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The world needs more than COVID vaccine patent waivers

May 6, 2021

The US has backed India and South Africa's bid to temporarily lift patent protection for COVID-19 vaccines. The support for an IP waiver by the WTO has left pharma companies dismayed and health activists asking for more.

A representational image of vaccine vials
The WTO talks are taking place as some wealthy countries face criticism for cornering billions of COVID shotsImage: Schott

US President Joe Biden has thrown his support behind efforts by India, South Africa and dozens of other countries to temporarily suspend intellectual property (IP) protections for coronavirus vaccines, offering hope for countries struggling for doses and leaving vaccine makers exasperated.

The reversal of the previous US position comes as a deadly second wave of the coronavirus sweeps through India, leaving tens of thousands dead and many more infected over the past few weeks. The virus has overwhelmed the country's already dilapidated health care system with patients struggling for hospital beds and medical oxygen.

Public health activists say the easing of patent protections on COVID-19 vaccines will allow drugmakers in poor countries to start production of effective vaccines sooner and speed up the end of the pandemic, which if allowed to rage could see the emergence of vaccine-resistant COVID variants.

"This [the US move] is very significant. The US government has a long tradition of punishing countries that import or produce drugs without the pharmaceutical companies' permission even during times of crisis," said Sapna Kumar, a professor of Intellectual Property Law at the University of Houston.

"There is a growing realization that pharmaceutical companies have really been calling all the shots and that perhaps they haven't been acting in the public interest and maybe it's time for the government to take a more aggressive approach," she told DW.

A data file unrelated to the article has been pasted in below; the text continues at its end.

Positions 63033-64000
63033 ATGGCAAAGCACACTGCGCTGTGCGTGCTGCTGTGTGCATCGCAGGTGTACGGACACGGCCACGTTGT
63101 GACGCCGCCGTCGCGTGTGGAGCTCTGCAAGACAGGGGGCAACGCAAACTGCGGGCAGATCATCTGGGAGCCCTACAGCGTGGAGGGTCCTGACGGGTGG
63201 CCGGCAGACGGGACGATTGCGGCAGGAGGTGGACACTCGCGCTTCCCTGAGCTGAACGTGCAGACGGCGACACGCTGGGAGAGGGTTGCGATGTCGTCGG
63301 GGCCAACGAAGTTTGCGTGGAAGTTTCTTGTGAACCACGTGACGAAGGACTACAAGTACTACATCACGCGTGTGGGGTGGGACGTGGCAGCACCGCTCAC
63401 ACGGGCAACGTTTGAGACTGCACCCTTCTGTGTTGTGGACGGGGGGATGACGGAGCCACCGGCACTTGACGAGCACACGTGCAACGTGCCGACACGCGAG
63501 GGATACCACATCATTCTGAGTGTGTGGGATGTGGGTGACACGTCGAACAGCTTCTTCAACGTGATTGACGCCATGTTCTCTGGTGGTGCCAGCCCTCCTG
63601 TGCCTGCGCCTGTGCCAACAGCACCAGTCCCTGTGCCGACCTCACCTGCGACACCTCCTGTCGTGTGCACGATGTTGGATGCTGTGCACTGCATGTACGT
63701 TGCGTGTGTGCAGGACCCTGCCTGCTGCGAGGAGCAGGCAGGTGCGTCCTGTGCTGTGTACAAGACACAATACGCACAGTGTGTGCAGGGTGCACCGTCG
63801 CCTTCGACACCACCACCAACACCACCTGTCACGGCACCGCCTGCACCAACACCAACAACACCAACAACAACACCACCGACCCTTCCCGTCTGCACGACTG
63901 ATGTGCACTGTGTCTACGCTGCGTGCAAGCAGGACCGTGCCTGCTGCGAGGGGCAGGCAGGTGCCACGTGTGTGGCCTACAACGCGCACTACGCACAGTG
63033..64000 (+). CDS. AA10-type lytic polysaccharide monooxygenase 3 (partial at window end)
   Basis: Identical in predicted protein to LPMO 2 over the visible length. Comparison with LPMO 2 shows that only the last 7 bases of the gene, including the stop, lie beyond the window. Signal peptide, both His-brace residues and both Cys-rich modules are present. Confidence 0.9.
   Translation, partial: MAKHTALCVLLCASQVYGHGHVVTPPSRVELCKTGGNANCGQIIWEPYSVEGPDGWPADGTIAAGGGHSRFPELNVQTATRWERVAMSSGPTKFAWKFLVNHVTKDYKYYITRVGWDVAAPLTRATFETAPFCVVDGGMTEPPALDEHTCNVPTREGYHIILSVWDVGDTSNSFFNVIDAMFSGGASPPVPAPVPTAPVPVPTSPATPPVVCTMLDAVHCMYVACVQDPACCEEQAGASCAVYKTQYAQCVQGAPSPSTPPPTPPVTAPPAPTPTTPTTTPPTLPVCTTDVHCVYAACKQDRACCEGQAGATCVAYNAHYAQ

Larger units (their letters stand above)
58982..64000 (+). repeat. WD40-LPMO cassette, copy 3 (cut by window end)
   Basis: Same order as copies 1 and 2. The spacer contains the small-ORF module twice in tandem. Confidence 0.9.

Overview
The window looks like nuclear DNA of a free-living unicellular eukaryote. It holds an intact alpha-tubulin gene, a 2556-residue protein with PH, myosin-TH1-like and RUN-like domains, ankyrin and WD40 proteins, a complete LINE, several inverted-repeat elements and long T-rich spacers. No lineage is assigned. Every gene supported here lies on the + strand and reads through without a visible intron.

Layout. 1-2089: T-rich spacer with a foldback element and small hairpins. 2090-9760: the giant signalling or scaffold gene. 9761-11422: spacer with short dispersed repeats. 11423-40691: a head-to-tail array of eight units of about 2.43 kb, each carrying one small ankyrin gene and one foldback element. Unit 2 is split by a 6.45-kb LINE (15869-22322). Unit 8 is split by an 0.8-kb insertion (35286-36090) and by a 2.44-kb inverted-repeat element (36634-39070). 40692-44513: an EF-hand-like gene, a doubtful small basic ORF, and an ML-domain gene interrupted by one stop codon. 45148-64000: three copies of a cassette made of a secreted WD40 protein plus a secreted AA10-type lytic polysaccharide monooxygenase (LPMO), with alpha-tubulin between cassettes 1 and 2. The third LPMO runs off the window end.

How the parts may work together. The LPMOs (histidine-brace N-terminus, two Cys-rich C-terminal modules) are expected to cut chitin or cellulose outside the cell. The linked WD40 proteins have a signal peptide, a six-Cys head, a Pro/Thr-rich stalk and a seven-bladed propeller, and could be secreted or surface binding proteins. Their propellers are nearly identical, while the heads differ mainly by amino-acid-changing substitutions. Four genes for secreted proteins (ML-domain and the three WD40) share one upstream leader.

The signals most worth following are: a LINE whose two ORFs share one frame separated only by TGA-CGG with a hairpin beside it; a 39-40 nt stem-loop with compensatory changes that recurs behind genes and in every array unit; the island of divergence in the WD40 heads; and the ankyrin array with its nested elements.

"It's worth saying that governments such as Germany and the United States have paid a lot of the money for this research and that only a small sliver of pharma companies' profits come from lower-income countries."

Protracted WTO negotiations

India and South Africa approached the World Trade Organization (WTO) in October, calling on it to waive parts of the Agreement on Trade-Related Aspects of Intellectual Property Rights (TRIPS Agreement). The suspension of rights such as patents, industrial designs, copyright and protection of undisclosed information would ensure "timely access to affordable medical products including vaccines and medicines or to scaling-up of research, development, manufacturing and supply of medical products essential to combat COVID-19," they said. 

The proposal was vehemently opposed by the previous US administration and other wealthy nations like Britain as well as the European Union, who said that a ban would stifle innovation at pharmaceutical companies by robbing them of the incentive to make huge investments in research and development.

This, they argue, would be especially counterproductive during the current pandemic, which needed drugmakers to remain on their toes to deal with a mutating virus.

A change of heart by the US — normally a vocal supporter of IP rights — does not guarantee a patent waiver by the WTO, whose decisions require a consensus of all 164 members. Biden's top trade negotiator, Katherine Tai, has cautioned deliberations would take time, possibly even months as member states negotiate a specific waiver plan.

European Commission President Ursula von der Leyen said Thursday that Brussels was ready to discuss the US-backed proposal. The German government, however, on Thursday insisted that intellectual property must be protected so as not to stifle innovation.